Food Feature: Candlelit majesty

Revive your holiday spirit with Christmas tours of the Biltmore Estate

George Vanderbilt, grandson of railroad magnate Cornelius Vanderbilt, opened the doors of his magnificent Biltmore Estate to family and friends for the first time on Christmas Eve, 1895. The tradition he started that evening continues as the estate, which is now open to the public, hosts annual candlelight tours of the property.
Our first view of the Biltmore came as our bus cleared the line of trees that serve as a natural gate to the home's stadium-sized front yard. The house, illuminated by accent lights, is so large that its roofs and spires disappeared into the night like rings of smoke above a campfire. With more than 250 rooms, Biltmore House is the largest private residence in the United States.
Inside we were greeted by the mingling smells of cinnamon and pine. A choir was assembled in the sunroom, filling the massive stone hallways with echoing Christmas standards.
The family Christmas tree, which stood in the adjoining Grand Ballroom, was an unbelievable 75-feet tall. Eight 10-foot pine trees surrounded the tree while large wrapped boxes — big enough to hold bicycles or toy castles — hung from its branches. The dining table, big enough to seat 64 people, was dwarfed by the giant tree — as was the sleigh sitting next to it, filled with apples and oranges for the dinner guests. Gigantic organ pipes running up the south wall hummed with warm Christmas melodies.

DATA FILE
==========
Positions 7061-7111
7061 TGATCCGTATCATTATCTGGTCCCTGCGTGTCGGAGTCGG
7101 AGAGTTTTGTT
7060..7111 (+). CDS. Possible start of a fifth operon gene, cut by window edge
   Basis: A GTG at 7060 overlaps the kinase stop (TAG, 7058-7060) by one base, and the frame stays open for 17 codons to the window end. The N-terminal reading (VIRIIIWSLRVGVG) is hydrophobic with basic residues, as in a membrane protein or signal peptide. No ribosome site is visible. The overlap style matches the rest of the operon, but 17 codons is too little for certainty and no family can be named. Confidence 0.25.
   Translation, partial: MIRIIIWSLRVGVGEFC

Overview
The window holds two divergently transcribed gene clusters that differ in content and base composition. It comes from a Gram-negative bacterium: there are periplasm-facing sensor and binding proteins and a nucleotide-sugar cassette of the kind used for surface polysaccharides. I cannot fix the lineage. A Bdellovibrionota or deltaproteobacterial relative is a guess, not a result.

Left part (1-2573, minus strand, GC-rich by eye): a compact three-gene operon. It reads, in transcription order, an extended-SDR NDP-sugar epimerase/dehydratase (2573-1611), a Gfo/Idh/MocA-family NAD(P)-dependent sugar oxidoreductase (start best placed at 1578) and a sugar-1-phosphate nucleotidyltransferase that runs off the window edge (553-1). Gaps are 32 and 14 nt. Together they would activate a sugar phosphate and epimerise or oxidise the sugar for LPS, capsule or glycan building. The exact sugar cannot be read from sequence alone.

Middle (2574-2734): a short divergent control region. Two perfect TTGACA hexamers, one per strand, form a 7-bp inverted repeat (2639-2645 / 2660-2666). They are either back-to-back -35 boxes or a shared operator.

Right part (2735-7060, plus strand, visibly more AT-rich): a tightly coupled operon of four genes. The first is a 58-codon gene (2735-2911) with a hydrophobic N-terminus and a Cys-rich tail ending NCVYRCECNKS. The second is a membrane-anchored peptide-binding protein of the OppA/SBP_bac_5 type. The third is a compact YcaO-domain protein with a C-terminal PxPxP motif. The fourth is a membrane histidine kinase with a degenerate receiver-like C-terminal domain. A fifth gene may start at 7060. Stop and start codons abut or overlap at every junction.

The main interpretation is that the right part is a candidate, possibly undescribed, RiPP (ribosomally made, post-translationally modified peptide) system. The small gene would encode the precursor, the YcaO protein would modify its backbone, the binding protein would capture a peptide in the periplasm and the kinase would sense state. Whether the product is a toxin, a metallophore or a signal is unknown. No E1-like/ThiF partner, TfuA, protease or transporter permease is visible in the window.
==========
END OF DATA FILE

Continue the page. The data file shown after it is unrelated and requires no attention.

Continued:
The tour covers an exhausting 85 rooms on three floors. At least an hour-and-a-half and a good pair of shoes is needed to see the house properly — and comfortably. Going up and down flights of stairs and in and out of massive bedrooms and ballrooms, I had one constant thought — those Vanderbilts must have been in great shape.
The hallways to the common areas had drapes of evergreen hanging at their entrances. String quartets and classical guitarists played in the ballrooms, their music wafting through the house, becoming as much a part of the environment as the exquisitely decorated trees that appeared in every room.
The third floor has a series of rooms dedicated to artists. My favorite was the Raphael room, which held an impressive array of lifelike etchings from the Italian Renaissance artist.
Our tour concluded in the basement, where hundreds of people were employed to keep the house operating smoothly. Bakeries, laundry, a sports room and furnaces were all here, as was a gingerbread reproduction of Biltmore House, so big it called for 20 pounds of sugar in its recipe.
After our tour, we stopped at Beanstreets, a coffee shop in Asheville's beautiful downtown. The city is experiencing a tremendous growth spurt, just as Atlanta did. We drank our coffee and thought about what sprawl has done to Atlanta. We hoped the city would do its best to preserve itself, so it could be a place like the Biltmore, where beauty, tradition and higher values prevail for future generations to enjoy.
The Biltmore House is open to the public from 8:30 a.m.-5 p.m. April-Dec. and 9 a.m.-5 p.m. Jan.-March. The candlelight tours are part of a special Christmas promotion, running through Jan. 2. $10-$39. 1 Lodge St., Asheville, NC. 800-624-1575.

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